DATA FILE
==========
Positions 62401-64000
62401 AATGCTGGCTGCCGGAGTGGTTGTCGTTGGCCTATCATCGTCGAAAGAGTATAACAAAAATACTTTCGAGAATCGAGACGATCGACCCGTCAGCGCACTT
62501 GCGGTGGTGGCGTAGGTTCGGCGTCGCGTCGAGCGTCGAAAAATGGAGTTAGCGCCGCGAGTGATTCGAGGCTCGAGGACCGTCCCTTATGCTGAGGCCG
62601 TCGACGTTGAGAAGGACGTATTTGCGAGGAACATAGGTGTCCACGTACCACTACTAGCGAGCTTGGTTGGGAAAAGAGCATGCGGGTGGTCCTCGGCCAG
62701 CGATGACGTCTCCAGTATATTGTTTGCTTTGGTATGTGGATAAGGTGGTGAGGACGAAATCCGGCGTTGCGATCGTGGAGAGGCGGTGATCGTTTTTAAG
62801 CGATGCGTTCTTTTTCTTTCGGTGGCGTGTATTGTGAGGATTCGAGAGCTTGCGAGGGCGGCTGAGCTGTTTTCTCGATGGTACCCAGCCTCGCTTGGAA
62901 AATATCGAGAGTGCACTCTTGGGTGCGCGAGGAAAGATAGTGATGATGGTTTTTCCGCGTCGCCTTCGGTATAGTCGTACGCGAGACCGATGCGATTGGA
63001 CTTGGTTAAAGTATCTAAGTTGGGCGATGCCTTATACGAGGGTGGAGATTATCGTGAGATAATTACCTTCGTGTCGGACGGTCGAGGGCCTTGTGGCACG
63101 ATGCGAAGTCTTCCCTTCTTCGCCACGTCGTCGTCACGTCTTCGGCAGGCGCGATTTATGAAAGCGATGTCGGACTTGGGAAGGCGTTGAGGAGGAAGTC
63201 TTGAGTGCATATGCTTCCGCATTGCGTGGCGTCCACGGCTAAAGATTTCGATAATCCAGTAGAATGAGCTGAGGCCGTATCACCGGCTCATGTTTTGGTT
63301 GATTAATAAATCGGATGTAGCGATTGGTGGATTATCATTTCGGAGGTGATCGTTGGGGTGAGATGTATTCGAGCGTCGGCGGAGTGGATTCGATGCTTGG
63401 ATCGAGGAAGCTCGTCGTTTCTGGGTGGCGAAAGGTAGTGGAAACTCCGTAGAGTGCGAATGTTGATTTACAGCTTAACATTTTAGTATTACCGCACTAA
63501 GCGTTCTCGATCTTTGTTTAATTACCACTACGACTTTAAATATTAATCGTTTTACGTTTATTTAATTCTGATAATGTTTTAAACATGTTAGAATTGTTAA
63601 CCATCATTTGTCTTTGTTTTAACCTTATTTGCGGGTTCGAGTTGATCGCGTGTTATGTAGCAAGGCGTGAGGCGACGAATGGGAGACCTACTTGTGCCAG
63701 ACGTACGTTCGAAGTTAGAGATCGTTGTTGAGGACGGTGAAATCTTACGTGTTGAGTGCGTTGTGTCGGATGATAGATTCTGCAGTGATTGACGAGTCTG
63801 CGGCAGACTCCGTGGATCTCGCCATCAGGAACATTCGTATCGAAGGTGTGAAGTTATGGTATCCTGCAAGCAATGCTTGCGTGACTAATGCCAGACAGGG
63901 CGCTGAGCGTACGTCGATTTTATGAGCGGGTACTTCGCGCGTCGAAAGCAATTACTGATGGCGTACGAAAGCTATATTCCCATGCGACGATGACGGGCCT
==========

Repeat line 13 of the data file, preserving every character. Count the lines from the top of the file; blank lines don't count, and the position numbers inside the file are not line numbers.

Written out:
63501 GCGTTCTCGATCTTTGTTTAATTACCACTACGACTTTAAATATTAATCGTTTTACGTTTATTTAATTCTGATAATGTTTTAAACATGTTAGAATTGTTAA